The skin protects the body and controls the temperature, the tough outer layer is called the epidermis and is germ proof and water proof and the inner layer the dermis is full of nerve endings, which sends messages to the brain about heat, cold and pain. Pressure sores develop because of long standing pressure onto a particular area of the body causing breakdown of the layer of the skin due to diminished blood supply.
Where the pressure sites?
- Inner knees
-Sacrum area and buttocks
-Bony areas on your spine
-Any bony prominences
What might put an individual at risk of skin breakdown and pressure sores?
-Poor basic nursing care (hygiene, not being turned hourly)
Describe how incorrect handling and moving techniques can damage the skin?
Not being gentle with clients and if you don’t use the correct moving techniques by moving a client the skin can sheer and damage the underlying skin which then can cause pressure sores. Putting too much pressure on certain areas can cause severe bruising to the skin.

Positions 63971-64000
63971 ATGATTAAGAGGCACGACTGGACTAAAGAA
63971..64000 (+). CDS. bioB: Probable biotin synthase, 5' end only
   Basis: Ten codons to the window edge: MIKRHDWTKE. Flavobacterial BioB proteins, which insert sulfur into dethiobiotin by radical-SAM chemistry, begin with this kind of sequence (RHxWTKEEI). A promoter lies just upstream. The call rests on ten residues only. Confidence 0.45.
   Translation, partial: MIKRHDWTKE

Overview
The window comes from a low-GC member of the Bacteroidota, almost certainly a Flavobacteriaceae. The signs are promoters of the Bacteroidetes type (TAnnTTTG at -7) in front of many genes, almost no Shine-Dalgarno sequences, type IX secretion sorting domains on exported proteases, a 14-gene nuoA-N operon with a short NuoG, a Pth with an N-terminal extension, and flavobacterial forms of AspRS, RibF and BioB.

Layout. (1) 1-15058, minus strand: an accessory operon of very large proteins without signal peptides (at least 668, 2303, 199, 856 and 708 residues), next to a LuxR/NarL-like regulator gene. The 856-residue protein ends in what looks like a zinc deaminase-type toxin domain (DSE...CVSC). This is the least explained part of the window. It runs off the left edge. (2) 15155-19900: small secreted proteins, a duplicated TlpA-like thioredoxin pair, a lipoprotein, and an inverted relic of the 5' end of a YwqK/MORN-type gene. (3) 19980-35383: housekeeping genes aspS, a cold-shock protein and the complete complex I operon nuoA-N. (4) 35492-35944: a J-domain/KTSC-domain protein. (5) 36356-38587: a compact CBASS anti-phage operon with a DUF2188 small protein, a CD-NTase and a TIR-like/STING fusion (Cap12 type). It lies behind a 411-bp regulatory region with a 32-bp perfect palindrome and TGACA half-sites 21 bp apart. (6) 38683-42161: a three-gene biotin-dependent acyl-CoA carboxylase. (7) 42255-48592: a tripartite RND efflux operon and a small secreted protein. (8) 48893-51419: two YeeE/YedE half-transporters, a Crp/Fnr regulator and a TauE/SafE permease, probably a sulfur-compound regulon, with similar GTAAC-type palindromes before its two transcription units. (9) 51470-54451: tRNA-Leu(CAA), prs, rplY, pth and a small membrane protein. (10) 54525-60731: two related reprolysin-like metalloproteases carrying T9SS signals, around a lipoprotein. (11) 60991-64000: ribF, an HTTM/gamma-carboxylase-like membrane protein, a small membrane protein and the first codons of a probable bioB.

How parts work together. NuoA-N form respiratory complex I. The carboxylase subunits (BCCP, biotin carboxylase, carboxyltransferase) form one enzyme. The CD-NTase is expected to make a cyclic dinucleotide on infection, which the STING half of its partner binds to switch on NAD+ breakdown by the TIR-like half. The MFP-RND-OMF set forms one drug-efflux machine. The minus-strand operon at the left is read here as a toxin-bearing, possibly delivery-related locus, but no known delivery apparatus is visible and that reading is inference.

What could reduce the risk of skin breakdown and pressure sores?
- Frequent turning of bed bound clients
- Frequent moving of clients that are immobile.
-Good hygiene and basic care
-Use of barrier creams
-Correct handling, moving techniques and use of equipment
What changes to an individual’s skin conditions should be reported?
What legislation, policies and procedures affecting pressure area care?
The Health and Safety Act with COSHH and Manual Handling Regulations, the Human Rights Act, the Health and Social Care Act) and the Essential Standards, the Mental Capacity Act, the Disability Discrimination Act, the Race Relations Act.
Describe agreed ways of working